The RB series is designed for machining a wide range of parts. Its worktable measures 78 by 236 inches and accommodates workpieces as heavy as 33,000 pounds. With these specifications, the RB-4 can machine all the parts in the Marvel line, including the most complicated tables for its Vertical Tilt Frame band saws. The extra-large Y- and Z-axis travels easily handle large and extra-long workpieces such as the G800 table, the company says.
Initially, Marvel used the RB-4 to prototype large components for its new lineup of larger capacity saws for the steel mill market. It handled the steel weldments with overflow capacity for large cast iron components. Soon, however, the Marvel team opted to revamp the entire process to better use the RB-4 as well as its existing machining centers.
Almost overnight, the RB-4 showed major improvements in precision, efficiency and production speed. The versatility of the automatic right-angle attachment changer, the cutting capability, and overall machine rigidity and reliability, made the RB-4 the perfect fit for Marvel’s machining requirements, says Mike Schlipf, regional sales manager for SNK.
To further enhance efficiency, the company added probing options for part measurement and tool setting, along with cutting load monitoring and a 120-tool ATC, which enables Marvel to run even the most complex components lights out.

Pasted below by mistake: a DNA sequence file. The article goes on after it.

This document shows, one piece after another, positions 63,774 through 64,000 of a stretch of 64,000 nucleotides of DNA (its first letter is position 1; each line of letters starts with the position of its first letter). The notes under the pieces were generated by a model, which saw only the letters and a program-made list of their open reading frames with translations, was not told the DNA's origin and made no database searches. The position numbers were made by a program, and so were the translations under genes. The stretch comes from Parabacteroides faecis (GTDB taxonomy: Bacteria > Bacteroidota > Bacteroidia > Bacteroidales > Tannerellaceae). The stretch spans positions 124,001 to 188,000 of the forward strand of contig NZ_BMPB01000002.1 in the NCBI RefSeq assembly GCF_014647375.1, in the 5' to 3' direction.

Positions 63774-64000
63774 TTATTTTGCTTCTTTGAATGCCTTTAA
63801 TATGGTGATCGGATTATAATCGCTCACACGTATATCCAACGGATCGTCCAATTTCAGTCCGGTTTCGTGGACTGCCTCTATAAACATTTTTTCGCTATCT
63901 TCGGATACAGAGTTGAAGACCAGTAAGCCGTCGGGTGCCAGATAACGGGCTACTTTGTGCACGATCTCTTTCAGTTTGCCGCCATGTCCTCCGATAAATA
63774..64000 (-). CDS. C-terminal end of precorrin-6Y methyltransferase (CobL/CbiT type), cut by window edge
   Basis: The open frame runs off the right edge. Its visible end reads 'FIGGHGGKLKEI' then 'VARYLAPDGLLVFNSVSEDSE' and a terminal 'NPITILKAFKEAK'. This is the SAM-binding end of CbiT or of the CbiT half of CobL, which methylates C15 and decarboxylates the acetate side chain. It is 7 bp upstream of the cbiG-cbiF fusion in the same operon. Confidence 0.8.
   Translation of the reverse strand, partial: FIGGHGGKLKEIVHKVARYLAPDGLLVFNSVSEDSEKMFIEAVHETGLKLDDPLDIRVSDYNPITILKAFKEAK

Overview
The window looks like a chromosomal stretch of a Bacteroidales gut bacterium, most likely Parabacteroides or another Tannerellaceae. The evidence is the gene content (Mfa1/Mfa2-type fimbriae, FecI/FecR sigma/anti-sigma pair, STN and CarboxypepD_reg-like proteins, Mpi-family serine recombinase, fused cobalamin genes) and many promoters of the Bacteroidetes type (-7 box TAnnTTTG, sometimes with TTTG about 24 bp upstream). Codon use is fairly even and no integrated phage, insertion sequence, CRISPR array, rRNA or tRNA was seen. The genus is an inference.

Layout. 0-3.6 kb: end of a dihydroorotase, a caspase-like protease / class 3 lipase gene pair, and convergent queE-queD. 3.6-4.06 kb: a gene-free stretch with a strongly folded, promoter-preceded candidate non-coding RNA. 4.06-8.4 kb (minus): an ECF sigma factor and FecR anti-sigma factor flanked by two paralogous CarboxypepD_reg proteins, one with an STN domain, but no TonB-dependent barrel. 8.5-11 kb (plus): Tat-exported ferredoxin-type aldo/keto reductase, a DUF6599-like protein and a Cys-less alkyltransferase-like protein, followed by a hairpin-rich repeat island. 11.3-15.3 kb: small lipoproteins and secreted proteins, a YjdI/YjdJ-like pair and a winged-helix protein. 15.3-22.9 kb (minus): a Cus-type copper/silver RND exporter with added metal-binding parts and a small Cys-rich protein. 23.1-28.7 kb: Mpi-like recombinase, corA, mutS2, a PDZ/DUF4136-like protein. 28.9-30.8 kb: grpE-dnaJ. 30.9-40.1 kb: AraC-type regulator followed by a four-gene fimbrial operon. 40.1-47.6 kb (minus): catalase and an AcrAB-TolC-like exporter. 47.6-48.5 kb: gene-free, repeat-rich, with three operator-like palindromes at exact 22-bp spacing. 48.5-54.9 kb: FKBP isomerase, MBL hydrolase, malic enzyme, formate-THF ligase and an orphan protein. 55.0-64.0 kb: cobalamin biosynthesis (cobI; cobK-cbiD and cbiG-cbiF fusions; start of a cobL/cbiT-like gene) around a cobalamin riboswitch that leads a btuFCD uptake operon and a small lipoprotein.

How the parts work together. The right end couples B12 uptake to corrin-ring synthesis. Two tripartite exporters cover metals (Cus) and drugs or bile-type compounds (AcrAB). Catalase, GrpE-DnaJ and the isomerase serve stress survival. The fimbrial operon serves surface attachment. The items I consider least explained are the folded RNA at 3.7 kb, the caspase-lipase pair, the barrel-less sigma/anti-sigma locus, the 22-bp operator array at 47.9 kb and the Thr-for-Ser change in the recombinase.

This is especially helpful for Marvel’s Mark II column. According to Marvel Senior Industrial Engineer John Hefter, SNK applications engineers helped the company get to the point in which its operator could load the part, hit cycle start and return to a finished part in the morning.
It works like this: Each tool is touched off on the tool setting probe to verify that it is secured. This probe then verifies the tool’s length and the process repeats for the next tool. If the tool probing routine finds that something changed within the preset parameters, the machine will be stopped immediately to eliminate damage to the part or the next tool. This greatly increases efficiency while reducing downtime, Mr. Hefter says.
For increasing both precision and speed in deep-cavity machining, the RB4’s W axis is key. “The problem is that a lot of our parts are short—they don’t stand very tall,” Mr. Hefter says. “On our older gantry machine, the quill had to come out so far that you would lose some of your rigidity. You had to slow down your speeds and feeds to get finishes and sizes, but on the SNK you don’t.”
Jobs can be run at optimal speeds and feed rates because the operator can reduce tool and quill extensions to improve overall cutting rigidity. This eliminates deflection and tapered bores because everything is so much tighter and more accurate, Mr. Hefter says.
Since installation, the RB-4 has helped Marvel decrease downtime, increase product quality, and increase productivity by 30 percent compared with its previous machining center.blog comments powered by Disqus